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OpenAL (3D Sound)

OpenAL is a cool cross-platform library for 3D sound. All the sound played by our engine goes through it.

Contents:
  1. Installing OpenAL
  2. Command-line options respected by all my programs that use OpenAL

Installing OpenAL

Generally, you can install OpenAL from many sources, you can even get optimized OpenAL drivers from your sound card manufacturer. Section below describes how to install OpenAL in the simplest and most often case.
Linux users:

Install appropriate package for your Linux distribution. Look for a package named like libopenal*.

My games work with both common OpenAL implementations: OpenAL Sample Implementation (the original implementation, from Loki, unmaintained) and OpenAL Soft (the newer, maintained version). Modern distributions (at least Debian and Ubuntu) contain OpenAL Soft.

FreeBSD users:

Simple pkg_add -r openal command should do the trick.

Mac OS X users:

New Mac OS X installs have OpenAL already installed. If not, you can download and run Creative free OpenAL installer for Mac OS X. (Choose OpenAL_Installer_OSX, that is OpenAL Installer for MacOS X.)

Windows users:

OpenAL libraries (DLL files) should already be included in all binary packages of my games under Windows. So you don't have to do anything.

However, you're free to remove appropriate DLL files (OpenAL32.dll and wrap_oal.dll) provided in my archives and install OpenAL yourself. This is especially handy if you want to use other OpenAL implementation than the one from Creative. OpenAL libraries that are provided by default come from Creative free OpenAL installer (choose oalinst, that is OpenAL Installer for Windows).

You can always compile from sources. See OpenAL Soft or Creative source code instructions.

Command-line options respected by all my programs that use OpenAL

--no-sound

Don't output any sound, even if OpenAL is available and seems perfectly working. Our programs will not even try to initialize OpenAL in this case. Note that you don't have to use this option if you don't have OpenAL installed. This parameter is useful only if you have OpenAL, but you don't want to use it for whatever reason (e.g. because your cat sleeps on the chair beside you and you don't want to wake him up).

--audio-device DEVICE-NAME

Use given DEVICE-NAME for sound output. Usually, the default one should be the best.

To list the available devices use the --help command-line option (at the --audio-device description you will see a list of devices detected). In The Castle you can also see and choose them by the Sound output device menu. In view3dscene you have comfortable menu File -> Preferences -> Sound Device.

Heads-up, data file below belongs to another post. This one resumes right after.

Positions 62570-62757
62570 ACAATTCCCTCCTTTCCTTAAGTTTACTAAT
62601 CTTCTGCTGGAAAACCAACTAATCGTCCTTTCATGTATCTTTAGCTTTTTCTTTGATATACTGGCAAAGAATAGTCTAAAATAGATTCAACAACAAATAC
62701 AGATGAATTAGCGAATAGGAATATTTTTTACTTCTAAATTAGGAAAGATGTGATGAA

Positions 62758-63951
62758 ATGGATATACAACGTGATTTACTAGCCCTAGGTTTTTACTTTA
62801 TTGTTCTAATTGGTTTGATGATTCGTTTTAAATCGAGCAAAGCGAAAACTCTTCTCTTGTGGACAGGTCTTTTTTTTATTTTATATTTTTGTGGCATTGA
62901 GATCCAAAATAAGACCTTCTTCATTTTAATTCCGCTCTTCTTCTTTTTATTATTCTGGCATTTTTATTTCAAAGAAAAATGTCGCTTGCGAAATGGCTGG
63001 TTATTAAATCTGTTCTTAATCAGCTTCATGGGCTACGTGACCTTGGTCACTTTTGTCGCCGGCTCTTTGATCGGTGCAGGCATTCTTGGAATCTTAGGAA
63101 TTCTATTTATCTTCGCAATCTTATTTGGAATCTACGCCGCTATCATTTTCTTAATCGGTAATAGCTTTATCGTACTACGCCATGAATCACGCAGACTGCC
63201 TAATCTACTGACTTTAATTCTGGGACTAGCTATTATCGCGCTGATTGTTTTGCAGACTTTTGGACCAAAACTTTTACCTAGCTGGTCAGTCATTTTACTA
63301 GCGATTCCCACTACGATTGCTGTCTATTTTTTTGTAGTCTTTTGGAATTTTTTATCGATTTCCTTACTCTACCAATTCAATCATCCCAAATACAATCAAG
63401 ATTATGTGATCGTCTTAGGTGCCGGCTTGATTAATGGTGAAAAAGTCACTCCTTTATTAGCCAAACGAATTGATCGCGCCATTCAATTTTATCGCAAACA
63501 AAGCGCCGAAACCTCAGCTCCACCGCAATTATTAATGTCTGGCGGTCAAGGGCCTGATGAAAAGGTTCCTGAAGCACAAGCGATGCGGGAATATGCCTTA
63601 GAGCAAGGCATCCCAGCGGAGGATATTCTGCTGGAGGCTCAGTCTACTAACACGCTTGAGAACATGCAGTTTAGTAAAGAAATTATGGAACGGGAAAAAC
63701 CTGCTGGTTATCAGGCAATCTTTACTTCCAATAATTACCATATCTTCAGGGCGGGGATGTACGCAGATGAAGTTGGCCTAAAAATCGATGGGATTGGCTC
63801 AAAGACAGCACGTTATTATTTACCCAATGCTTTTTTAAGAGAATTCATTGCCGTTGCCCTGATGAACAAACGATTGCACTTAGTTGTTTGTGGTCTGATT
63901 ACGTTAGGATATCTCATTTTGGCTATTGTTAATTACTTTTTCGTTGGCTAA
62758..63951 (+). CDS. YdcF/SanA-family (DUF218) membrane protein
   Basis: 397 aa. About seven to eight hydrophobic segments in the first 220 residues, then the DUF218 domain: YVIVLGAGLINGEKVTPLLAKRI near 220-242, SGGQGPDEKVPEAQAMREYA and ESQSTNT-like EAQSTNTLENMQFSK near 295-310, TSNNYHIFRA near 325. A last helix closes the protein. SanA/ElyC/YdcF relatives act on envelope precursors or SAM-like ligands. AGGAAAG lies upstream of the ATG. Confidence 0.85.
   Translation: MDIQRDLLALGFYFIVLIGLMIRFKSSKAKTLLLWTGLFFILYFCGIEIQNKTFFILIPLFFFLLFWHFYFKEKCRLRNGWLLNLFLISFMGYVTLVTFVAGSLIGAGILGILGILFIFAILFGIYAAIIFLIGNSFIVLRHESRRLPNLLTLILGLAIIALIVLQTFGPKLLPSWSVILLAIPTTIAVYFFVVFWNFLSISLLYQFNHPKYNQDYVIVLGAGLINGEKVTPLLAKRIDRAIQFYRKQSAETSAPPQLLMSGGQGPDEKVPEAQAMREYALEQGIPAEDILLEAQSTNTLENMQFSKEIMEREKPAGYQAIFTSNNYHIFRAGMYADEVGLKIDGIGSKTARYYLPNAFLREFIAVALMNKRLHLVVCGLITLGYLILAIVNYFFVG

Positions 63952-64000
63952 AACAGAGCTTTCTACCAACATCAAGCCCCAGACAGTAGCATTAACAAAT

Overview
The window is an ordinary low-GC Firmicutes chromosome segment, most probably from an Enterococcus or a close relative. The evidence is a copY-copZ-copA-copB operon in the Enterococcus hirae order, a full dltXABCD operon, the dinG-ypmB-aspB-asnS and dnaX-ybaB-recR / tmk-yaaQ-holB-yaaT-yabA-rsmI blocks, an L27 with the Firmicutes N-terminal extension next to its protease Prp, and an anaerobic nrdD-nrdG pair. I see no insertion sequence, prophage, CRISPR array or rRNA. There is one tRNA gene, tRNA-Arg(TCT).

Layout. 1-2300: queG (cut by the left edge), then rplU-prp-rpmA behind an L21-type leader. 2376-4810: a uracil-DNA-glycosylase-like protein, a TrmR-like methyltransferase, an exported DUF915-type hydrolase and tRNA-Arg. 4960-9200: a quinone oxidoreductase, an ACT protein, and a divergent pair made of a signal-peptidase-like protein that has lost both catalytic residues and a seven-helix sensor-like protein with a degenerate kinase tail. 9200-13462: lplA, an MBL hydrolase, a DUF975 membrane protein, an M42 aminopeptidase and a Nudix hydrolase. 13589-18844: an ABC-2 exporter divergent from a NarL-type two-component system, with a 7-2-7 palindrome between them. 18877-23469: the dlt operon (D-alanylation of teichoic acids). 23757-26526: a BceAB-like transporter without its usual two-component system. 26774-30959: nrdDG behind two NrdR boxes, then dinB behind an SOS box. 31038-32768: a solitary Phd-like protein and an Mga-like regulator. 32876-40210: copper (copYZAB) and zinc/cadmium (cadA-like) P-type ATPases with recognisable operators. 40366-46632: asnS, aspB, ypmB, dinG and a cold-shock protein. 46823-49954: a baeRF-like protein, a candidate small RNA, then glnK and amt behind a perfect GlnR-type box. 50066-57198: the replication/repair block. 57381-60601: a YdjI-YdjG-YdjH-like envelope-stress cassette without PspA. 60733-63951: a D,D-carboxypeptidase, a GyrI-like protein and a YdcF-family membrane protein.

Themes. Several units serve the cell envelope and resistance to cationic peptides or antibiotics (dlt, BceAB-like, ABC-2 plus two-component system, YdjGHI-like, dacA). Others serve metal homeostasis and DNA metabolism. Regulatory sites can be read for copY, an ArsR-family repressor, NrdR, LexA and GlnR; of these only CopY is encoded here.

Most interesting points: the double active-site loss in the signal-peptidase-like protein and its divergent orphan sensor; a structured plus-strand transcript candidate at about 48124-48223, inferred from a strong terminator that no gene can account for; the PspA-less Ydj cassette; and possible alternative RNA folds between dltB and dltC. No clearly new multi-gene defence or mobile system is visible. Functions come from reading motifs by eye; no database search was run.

Windows users:

You may see two devices with newer OpenAL implementation: "Generic Hardware" (uses DirectSound3D) and "Generic Software" (uses DirectSound). As far as I know, "Generic Software" can only support stereo sound (2 channels, not more). On the other hand, it sometimes sounds better than "Generic Hardware".

So be sure to try both devices and choose the better one.

Linux and FreeBSD users with OpenAL-Soft (newer) implementation:

The default device selected on Linux should usually be ALSA, and should work perfectly on modern systems.

A useful device is "Wave File Writer", to record 3D sound to file. Note that you have to specify output filename in config file, otherwise it will not work. For example, make a file $HOME/.alsoftrc with two lines:

[wave]
file = /tmp/output.wav

For more configuration options, look into /etc/openal/alsoft.conf that should be installed with openal-soft package. It contains many comments about the possible options.

Linux and FreeBSD users with OpenAL Sample (older) implementation:

The following devices are available:

OpenAL Name Device Notes
native operating system native The default device.
sdl Simple DirectMedia Layer backend
arts aRTs backend Note that it seems terribly unstable. Use at your own risk.
esd Esound daemon backend
alsa ALSA backend

While it works OK, it tries to acquire the exclusive ownership over sound device. So, unlike most other programs that use ALSA, OpenAL programs by default cannot play sound when some other program already plays sound. For example, you cannot run rhyrthmbox and listen to your own chosen music while playing my games.

The workaround is to run my games through aoss wrapper.

waveout WAVE file output

A file named like openal-0.wav will be generated that contains recorded sound.

Note that OpenAL generates somewhat buggy WAV file, and e.g. gstreamer-based programs may not want to play it. My programs will play it, but only because I made a workaround specifically for this. I found that it's usually a good workaround to convert the WAV file with sox, like sox openal-0.wav newopenal-0.wav. Such WAV file generated by sox should be readable everywhere. I reported this problem to Debian OpenAL package (probably a problem is general and fix will be generally usable too) here.

null no output

In the simplest case, to use some other device, e.g. alsa, just run program with command-line option like:

  --audio-device "'(( devices '(alsa) ))"
(Yes, the first argument's character is an apostrophe, and the whole argument is quoted to avoid being splitted by shell. No, it's not Lisp, but it was designed to look similar.)

Then if you will find that e.g. alsa device sounds best and you want my programs (and all other programs that use OpenAL) to always use alsa device, you can create file /etc/openalrc or $HOME/.openalrc with line

  ( define devices '(alsa) )